The most important thing to remember is that your not animating to be hugely famous or to get a job should animate because your passinate about it and you take all of your strength and energy and put it ALL into this one thing and nothing else..there is no failure.. i've seen your workyou are a GREAT animator. And I for one am looking forwards to everything you do in the future.

Your friend,
Cory Ag

Jocelyn Cofer said...

Thanks Cory! I'm just wondering if I should bring my demo reel to Siggraph, thats all. I don't want to waste people's time if they don't want to see work from someone who isn't completely finished with school. I'm also wondering if Siggraph happens too early in the year to try to apply for internships for next summer. I guess I'll have to call the studios and ask them upfront.

Bryan said...

Hang in there. Getting some job, no matter how awesome it might sound, isn't always so good for a career. Some people get what they think is a great job, it works the crap out of them doing grunt work, and they end up not learning very much. It's a lot easier to take chances and learn something at a school than it is on a studio's paying gig. Few clients dig that, and many of the ones that do, don't pay.

Take chances now. Dive in and push every limit you can find. Force your instructors to struggle to keep up with your ideas.

From what I see, you do a great job and pay attention to all the details. Do more. We all want to see it.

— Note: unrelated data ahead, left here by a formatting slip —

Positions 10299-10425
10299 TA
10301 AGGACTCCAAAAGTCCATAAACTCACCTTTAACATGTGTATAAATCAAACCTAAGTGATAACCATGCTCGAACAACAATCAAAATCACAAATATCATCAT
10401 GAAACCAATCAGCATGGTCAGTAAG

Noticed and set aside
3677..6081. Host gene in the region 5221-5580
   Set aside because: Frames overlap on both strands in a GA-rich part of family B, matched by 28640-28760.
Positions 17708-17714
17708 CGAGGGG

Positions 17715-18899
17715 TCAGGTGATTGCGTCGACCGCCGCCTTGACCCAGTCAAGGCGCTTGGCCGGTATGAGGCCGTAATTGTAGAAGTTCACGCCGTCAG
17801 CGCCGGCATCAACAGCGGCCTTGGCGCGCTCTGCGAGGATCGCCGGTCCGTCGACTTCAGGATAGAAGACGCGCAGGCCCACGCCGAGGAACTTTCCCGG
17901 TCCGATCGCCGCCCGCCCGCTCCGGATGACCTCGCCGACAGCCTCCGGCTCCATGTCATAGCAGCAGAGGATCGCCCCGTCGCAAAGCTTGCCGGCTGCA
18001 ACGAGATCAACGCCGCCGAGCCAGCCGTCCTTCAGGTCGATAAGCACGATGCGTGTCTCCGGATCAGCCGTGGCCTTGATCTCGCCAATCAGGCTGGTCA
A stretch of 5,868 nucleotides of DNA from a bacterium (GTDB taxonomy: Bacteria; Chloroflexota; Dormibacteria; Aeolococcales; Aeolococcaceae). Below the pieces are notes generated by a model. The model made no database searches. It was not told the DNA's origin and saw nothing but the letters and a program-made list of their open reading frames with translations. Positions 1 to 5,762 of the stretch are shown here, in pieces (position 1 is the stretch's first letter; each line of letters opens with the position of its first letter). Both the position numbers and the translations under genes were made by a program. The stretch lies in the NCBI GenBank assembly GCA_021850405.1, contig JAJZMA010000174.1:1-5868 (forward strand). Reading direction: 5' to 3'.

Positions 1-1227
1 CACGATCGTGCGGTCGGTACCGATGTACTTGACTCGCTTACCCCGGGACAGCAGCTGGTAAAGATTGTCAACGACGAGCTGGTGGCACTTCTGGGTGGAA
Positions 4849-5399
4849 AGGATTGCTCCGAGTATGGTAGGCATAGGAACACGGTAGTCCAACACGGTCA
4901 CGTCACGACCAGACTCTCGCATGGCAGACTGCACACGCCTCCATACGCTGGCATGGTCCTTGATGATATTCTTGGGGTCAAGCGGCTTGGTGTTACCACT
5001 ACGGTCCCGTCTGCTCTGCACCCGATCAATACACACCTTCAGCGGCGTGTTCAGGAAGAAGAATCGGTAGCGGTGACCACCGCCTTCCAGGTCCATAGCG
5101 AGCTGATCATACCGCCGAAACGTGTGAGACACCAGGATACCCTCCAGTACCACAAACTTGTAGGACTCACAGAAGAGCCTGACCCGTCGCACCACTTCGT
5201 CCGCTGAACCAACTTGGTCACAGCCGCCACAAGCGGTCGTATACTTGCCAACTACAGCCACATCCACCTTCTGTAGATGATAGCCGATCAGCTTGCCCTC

As much as all of us want to work for *insert favorite studio*, there are so many opportunities opening up that were never even thought of a few years ago. Work your craft, over and over, and the right thing will come.

I say this all for you and me, because I'm in a similar state and impatient and struggling.

There is failure, and all the greatest things were built on a deep bed of failure. That is how to learn. Try, fail, repeat. From that comes excellence. Embrace it.

Amrit Derhgawen said...

I totally agree with Cory and Bryan.

Always remember that you animate because you LOVE animation.... The process of animating should make you happy.. not a job. Don't be so attached to the results. Enjoy the real thing, that is animation. Keep doing your job (animating), never stop.... keep struggling do everything you can to get into a job. But DON'T be attached to the results. Enjoy every part of your struggle. Because this part will NEVER come again in your life.
Without struggling.... life is NO fun. If you don't have to do any struggle and if you don't have any challenges life...where is all the fun? So, ENJOY this struggling part.

You don't have to prove anything to don't have to prove that you're a great animator by working in some bigshot studio. If you're great, people will know you're great! You won't have to go anywhere.... people and studios will come to you and ask you for a help for their next feature film.

As I'm your friend, I know you're a great animator. And let me tell you, that you will get a job in a bigshot studio... Let the time come and don't be in a hurry.

Don't consider your friends who are getting hired in some of those studios, as BIG KIDS. If they are big, YOU'RE big too. Working in Pixar won't make you great. Your positive attitude towards life, your endurance, your ability to accept success and failures and of course your work, animation, will make you great. There is absolutely no need to shrink yourself in front of those "so called" big kids!!

So for now, think about your next animation. You will get a job... just let the time come and DO NOT wait for the time to come. Just keep doing your job, and of course don't just sit there... do everything you can to get into job. Keep animating and keep struggling, don't stop.... and DON'T concentrate on your "big kid" friends.

You've a bright future ahead. You're a cool animator. Keep animating! :)